The governance mode is less air-tight but more flexible. It locks objects from everyone except those with the s3:BypassGovernanceRetention permission. They can freely modify and delete protected objects and change their retention settings.

Why use the governance mode? For example, to experiment with object lock features without running the risk of irreversibly freezing your data.

Compliance mode

The compliance mode is less forgiving but more secure than its counterpart. Under this mode, no one can modify the object lock settings, not even the root user. The only way to change anything is to wait until the end of the retention period.

The compliance mode offers uncompromised assurance but no way of going back on it. The point-of-no-return capability makes it especially suitable for showing compliance and adhering to legal regulations, but it’s also the only mode that’s 100% tamper-proof.

Ootbi – S3-compatible, on-prem immutable storage

Take S3 Object Lock with immutability and resilience to ransomware. Add quick setup, simplicity, and affordability. Mix it all together, and you’ll get Ootbi – a physical backup storage solution from Object First.

Ootbi is an object storage backup box you can rack, stack, and power in 15 minutes. It ships S3-ready, Veeam-optimized, on-prem by design, and with flexible capacity options: 64, 128, or 192 TB per appliance. These appliances can be mixed and matched into clusters of maximum 4 nodes each, scaling up to 768TB backup storage per cluster.

Furnished with Lockdown OS and a dedicated HTTPS interface, Ootbi is secure, simple, powerful, affordable, and efficient. Get yourself one today, put ransomware gangs out of business, and gain the peace of mind you deserve.


What is S3 Object Lock?

S3 Object Lock is a feature in object storage that prevents overwriting the data in it. As a result, the data becomes ransomware-proof. The lock has a suite of options for fine-tuning protection and authorization.

Why should I use S3 Object Lock?

For threat protection

Even air-gapped storage occasionally connects to a network and becomes exposed to outside threats. Organizations should use an extra layer of protection to stay safe. S3 Object Lock adds immutability to offline storage, providing assurance against cyberattacks such as ransomware.

For regulation compliance

S3 Object Lock enables compliance with legal regulations such as SEC 17a-4, CFTC, FINRA, and other laws that enforce stringent data retention standards.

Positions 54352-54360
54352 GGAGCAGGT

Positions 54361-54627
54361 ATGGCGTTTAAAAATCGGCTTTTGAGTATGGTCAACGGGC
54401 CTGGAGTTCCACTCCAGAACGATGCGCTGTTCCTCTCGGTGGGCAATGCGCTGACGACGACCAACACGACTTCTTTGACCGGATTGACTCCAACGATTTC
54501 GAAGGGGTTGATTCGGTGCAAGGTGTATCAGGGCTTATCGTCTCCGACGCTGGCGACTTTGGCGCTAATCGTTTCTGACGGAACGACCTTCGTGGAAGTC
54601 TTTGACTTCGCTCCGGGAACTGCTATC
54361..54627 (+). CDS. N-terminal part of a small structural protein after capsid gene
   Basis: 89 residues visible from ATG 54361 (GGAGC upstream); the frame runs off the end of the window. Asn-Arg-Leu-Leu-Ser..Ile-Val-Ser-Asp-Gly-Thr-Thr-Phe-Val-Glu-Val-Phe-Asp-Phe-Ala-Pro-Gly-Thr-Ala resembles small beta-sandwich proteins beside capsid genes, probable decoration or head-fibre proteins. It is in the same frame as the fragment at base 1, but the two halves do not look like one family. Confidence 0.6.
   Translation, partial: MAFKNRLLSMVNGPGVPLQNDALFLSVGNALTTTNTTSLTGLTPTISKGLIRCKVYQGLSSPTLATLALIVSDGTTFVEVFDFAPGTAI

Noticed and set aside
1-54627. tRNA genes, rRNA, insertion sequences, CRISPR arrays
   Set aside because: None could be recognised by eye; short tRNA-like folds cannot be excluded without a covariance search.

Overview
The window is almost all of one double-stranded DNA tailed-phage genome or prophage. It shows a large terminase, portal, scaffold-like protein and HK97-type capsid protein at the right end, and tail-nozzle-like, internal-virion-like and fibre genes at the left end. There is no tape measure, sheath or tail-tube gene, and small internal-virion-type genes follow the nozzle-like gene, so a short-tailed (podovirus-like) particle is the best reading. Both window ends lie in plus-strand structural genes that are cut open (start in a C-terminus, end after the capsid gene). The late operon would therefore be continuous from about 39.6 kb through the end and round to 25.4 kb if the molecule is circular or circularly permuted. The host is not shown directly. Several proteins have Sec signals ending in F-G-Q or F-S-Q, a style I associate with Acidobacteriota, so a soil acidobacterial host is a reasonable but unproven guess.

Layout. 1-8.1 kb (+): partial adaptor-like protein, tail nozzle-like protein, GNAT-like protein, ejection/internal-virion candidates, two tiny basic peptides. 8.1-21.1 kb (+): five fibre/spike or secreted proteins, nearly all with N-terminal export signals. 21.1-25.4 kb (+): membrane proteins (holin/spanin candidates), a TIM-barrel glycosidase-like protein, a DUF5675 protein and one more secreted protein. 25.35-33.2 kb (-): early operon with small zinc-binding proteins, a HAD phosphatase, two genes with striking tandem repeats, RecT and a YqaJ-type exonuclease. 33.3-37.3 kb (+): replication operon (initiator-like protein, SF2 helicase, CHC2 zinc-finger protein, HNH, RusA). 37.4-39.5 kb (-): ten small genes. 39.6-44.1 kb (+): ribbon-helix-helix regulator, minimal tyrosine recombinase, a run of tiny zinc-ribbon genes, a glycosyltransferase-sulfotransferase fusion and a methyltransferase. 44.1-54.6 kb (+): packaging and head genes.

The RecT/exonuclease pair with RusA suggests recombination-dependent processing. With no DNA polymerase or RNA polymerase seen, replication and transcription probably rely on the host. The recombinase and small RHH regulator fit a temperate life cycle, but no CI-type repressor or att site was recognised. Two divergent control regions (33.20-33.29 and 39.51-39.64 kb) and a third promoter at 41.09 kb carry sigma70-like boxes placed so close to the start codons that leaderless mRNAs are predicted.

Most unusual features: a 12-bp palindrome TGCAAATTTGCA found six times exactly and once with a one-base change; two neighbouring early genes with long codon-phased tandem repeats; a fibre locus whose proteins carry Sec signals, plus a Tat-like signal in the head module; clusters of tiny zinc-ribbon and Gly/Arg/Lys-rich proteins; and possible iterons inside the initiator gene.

What storage can I use with S3 Object Lock?

S3 Object Lock works with object storage. This kind of storage lends itself well to holding large quantities of unstructured data. For this reason, it’s often used and recommended for backups.

Can I use S3 Object Lock on-premises?

S3 Object Storage originally emerged as a cloud-first technology but has since been adapted for offline architectures thanks to S3 API. You can get the advantages of S3 Object Lock on-premises by obtaining S3-compatible storage, such as Ootbi from Object First.

What is S3-compatible storage?

S3-compatible storage brings the benefits of S3 Object Lock to on-premises and private cloud environments. It stores data in virtual containers called buckets. An example of S3-compatible storage is Ootbi from Object First.

How does S3 Object Lock work?

You can enable S3 Object Lock for any versioned bucket on creation. Once you do, choose between two options for write-protecting the objects in the bucket: a retention period and a legal hold.

What is the difference between a retention period and a legal hold in S3 Object Lock?

A retention period defines a specific time in which an object is write-protected. A legal hold applies for the protection indefinitely until an authorized person lifts it. What’s important is that retention periods and legal holds are not mutually exclusive and can run in parallel.

How to set up a retention period in S3 Object Lock?

You can set up a default retention period when creating a versioned bucket. The default will automatically apply to every object in the bucket. Without a default, you must assign retention periods separately for each object. Individual retention periods will override the default if it is present.

How to set up a legal hold in S3 Object Lock?

An authorized user can activate and deactivate a legal hold on an object. To specify the user, grant them the s3:PutObjectLegalHold permission.

What is the difference between governance and compliance in S3 Object Lock?

Every retention period must have either of two modes — governance or compliance.

Governance mode gives selected users the right to change the settings of S3 Object Lock and modify the data it protects. To grant the right, assign the s3:BypassGovernanceRetention permission.

Compliance mode prevents any modifications regardless of permissions. Once the retention period is set in compliance mode, there is no way around it. It is the safest option but also the least forgiving.

Book a Free Online Demo!

Request a demo
Stay up to date on the latest tips and news

By subscribing, you are agreeing to have your personal information managed in accordance with the terms of Object First Privacy Policy.